New York Governor Andrew Cuomo today recommended the addition of 19 properties, resources and districts to the State and National Registers of Historic Places. Among them is Julius, the oldest gay bar in New York City, and the site of a 1966 “sip-in” which successfully challenged New York State Liquor Authority regulations prohibiting bars from serving drinks to known or suspected gay men or lesbians.
The move sets up Julius to be considered for recognition as a national historic landmark.
“These landmarks are a part of our rich and storied history and helped define what it means to be a New Yorker. By placing these landmarks on the State and National Registers of Historic Places, we are preserving their legacies and ensuring that they will be enjoyed for generations to come.”
Watch a great video produced by the Greenwich Village Society for Historic Preservation:
More from the governor’s office on the designation:
State and National Registers listing can assist property owners in revitalizing buildings, making them eligible for various public preservation programs and services, such as matching state grants and state and federal historic rehabilitation tax credits. Spurred by the state and federal historic rehabilitation commercial tax credits administered by the State Historic Preservation Office, developers invested $550 million statewide in 2015 to revitalize properties listed on the National Register of Historic Places, while homeowners using the New York State Historic Homeowner Rehabilitation Tax Credit invested more than $12 million statewide on home improvements to help revitalize historic neighborhoods.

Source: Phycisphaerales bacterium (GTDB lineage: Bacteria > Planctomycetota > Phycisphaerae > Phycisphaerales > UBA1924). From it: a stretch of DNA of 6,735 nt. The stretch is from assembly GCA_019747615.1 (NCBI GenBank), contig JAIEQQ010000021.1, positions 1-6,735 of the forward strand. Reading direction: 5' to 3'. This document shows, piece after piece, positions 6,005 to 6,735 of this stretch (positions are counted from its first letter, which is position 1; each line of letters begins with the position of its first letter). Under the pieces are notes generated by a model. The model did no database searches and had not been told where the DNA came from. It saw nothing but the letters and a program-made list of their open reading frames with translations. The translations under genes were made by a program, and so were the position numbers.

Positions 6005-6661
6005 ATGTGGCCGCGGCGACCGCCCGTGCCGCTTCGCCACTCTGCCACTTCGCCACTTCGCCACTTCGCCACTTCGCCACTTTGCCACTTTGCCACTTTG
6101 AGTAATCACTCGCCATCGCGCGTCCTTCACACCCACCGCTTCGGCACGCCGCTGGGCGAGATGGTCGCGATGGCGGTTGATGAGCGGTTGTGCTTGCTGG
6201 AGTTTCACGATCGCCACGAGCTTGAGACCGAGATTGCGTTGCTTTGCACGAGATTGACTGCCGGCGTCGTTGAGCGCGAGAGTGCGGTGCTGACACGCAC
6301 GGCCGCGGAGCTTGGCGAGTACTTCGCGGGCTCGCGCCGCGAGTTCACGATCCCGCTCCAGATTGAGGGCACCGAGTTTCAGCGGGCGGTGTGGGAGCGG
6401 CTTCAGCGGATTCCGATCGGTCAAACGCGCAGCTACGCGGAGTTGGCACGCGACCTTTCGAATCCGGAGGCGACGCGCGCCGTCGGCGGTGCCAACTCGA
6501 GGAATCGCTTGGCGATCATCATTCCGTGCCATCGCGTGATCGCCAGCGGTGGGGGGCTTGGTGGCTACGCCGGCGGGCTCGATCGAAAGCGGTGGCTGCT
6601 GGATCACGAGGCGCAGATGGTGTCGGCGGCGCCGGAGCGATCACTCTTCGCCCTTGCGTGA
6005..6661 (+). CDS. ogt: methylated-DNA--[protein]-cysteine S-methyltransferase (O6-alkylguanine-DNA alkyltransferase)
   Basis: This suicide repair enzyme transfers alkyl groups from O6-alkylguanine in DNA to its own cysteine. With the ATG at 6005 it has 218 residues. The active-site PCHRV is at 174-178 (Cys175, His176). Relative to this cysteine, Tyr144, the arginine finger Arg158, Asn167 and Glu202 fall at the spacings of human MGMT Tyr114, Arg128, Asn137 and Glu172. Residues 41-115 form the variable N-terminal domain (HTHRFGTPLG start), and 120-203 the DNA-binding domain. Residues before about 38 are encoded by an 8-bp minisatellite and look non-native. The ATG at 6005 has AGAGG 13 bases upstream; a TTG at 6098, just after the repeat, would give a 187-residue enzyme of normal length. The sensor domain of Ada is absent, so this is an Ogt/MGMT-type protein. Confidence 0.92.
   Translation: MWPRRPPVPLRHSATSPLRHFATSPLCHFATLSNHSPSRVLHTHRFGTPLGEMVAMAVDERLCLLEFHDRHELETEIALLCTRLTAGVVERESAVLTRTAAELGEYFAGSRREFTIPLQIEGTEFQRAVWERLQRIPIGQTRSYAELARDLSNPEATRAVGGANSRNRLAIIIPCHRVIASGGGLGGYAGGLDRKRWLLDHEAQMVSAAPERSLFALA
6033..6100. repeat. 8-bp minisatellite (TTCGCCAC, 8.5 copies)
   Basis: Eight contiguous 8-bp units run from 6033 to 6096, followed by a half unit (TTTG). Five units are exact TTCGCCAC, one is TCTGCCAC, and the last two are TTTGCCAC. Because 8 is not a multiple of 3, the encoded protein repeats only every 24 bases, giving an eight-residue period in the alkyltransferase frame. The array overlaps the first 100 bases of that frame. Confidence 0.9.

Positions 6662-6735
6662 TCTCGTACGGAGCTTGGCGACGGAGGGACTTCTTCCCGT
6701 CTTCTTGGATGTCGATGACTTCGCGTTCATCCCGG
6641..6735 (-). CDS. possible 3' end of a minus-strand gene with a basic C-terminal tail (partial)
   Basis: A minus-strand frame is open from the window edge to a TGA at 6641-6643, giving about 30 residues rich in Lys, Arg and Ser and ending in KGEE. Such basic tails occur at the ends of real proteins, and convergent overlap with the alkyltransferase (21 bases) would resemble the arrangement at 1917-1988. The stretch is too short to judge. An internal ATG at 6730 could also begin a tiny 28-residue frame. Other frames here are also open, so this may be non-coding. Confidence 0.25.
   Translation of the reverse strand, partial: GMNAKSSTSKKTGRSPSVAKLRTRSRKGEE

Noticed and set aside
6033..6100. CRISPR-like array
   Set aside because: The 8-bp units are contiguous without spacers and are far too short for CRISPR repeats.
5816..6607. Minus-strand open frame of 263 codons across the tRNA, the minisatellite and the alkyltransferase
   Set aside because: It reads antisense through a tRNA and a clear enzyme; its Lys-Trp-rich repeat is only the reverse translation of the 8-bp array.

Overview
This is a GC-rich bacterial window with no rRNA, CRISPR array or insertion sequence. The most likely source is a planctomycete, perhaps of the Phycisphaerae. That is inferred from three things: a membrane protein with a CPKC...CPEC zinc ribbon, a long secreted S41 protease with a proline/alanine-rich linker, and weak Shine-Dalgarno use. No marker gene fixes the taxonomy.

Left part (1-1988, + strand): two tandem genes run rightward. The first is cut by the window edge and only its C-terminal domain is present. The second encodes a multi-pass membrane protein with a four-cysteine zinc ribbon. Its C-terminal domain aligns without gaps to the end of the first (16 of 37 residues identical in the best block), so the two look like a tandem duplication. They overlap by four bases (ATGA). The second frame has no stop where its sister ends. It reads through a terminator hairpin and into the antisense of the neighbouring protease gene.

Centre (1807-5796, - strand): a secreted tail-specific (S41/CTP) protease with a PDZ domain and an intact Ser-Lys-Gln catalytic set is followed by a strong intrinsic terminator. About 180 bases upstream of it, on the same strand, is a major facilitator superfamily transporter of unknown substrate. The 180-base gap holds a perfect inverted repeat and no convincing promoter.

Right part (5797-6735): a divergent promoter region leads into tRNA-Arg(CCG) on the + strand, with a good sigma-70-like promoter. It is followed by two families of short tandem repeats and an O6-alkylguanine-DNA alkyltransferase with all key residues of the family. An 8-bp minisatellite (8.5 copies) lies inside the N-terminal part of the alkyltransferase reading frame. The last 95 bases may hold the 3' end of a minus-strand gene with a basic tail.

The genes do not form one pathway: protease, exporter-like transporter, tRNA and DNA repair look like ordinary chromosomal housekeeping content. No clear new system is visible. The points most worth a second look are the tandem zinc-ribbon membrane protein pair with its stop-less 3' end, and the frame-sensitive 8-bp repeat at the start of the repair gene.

The State and National Registers are the official lists of buildings, structures, districts, landscapes, objects and sites significant in the history, architecture, archeology and culture of New York State and the nation. There are more than 120,000 historic buildings, structures and sites throughout the state listed on the National Register of Historic Places, individually or as components of historic districts. Property owners, municipalities and organizations from communities throughout the state sponsored the nominations.
Once the recommendations are approved by the state historic preservation officer, the properties are listed on the New York State Register of Historic Places and then nominated to the National Register of Historic Places, where they are reviewed and, once approved, entered on the National Register.